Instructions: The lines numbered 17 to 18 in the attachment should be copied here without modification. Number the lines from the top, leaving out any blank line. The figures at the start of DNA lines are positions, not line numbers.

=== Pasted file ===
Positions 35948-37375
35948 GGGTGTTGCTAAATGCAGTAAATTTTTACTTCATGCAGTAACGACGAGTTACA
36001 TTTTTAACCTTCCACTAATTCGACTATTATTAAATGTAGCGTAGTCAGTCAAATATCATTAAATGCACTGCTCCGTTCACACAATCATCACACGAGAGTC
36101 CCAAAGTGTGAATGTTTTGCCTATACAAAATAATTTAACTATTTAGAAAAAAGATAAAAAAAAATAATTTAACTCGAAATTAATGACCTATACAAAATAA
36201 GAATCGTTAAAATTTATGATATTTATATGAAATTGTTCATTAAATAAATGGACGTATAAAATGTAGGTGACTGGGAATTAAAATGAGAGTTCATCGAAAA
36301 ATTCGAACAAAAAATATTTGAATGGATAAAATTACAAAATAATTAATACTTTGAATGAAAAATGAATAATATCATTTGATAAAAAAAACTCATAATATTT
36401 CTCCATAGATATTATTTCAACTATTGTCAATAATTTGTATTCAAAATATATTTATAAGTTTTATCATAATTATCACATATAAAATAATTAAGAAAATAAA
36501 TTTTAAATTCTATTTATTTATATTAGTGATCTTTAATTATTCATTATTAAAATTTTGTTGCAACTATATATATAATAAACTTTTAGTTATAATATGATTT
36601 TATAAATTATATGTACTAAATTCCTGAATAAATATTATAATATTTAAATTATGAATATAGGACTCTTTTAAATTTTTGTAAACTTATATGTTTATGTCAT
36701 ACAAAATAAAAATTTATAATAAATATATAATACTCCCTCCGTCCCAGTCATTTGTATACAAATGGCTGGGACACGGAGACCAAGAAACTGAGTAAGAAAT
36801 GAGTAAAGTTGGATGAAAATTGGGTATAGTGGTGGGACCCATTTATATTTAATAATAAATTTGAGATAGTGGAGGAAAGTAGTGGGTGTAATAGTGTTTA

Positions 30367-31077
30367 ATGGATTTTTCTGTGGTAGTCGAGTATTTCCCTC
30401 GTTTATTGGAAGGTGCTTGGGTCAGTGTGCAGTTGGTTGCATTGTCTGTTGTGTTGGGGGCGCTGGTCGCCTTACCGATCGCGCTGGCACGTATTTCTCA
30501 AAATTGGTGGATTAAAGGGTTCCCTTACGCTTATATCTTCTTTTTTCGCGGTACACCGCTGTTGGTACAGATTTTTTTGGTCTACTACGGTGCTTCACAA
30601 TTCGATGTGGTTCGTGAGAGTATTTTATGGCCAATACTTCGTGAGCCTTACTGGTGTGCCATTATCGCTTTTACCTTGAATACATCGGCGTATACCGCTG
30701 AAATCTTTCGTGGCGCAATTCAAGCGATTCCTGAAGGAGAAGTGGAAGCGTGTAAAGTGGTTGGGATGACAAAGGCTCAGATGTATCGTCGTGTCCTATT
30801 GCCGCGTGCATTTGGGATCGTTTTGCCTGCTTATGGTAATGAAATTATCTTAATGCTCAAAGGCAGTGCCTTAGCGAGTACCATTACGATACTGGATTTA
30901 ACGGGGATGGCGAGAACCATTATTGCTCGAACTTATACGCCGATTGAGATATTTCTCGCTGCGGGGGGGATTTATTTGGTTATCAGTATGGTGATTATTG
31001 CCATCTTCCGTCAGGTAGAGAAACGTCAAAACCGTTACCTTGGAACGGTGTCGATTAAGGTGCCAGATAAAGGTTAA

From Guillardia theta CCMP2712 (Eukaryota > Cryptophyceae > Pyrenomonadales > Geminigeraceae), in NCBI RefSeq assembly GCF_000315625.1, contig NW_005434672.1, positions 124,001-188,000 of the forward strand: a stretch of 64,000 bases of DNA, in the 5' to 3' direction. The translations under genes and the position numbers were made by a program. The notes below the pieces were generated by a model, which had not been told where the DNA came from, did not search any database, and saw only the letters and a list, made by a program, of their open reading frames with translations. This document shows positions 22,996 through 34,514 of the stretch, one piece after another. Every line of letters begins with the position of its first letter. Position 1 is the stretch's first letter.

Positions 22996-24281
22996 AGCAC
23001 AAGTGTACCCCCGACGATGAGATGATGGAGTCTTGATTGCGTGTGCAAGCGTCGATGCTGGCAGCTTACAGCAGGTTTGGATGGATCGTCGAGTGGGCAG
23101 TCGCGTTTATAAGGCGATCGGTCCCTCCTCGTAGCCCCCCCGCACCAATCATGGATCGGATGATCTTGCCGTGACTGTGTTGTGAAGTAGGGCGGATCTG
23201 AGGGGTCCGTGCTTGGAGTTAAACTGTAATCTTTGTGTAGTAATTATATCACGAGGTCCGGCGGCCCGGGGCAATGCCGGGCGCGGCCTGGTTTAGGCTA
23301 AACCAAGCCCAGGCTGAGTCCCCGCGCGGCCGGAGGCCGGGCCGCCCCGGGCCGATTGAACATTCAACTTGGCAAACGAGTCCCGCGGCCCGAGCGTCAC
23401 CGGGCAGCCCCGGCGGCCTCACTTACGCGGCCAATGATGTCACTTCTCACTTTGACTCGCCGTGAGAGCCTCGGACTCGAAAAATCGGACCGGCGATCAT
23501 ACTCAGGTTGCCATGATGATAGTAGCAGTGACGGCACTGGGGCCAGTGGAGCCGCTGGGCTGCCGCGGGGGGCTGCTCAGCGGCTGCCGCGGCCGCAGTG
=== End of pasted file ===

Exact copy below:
30701 AAATCTTTCGTGGCGCAATTCAAGCGATTCCTGAAGGAGAAGTGGAAGCGTGTAAAGTGGTTGGGATGACAAAGGCTCAGATGTATCGTCGTGTCCTATT
30801 GCCGCGTGCATTTGGGATCGTTTTGCCTGCTTATGGTAATGAAATTATCTTAATGCTCAAAGGCAGTGCCTTAGCGAGTACCATTACGATACTGGATTTA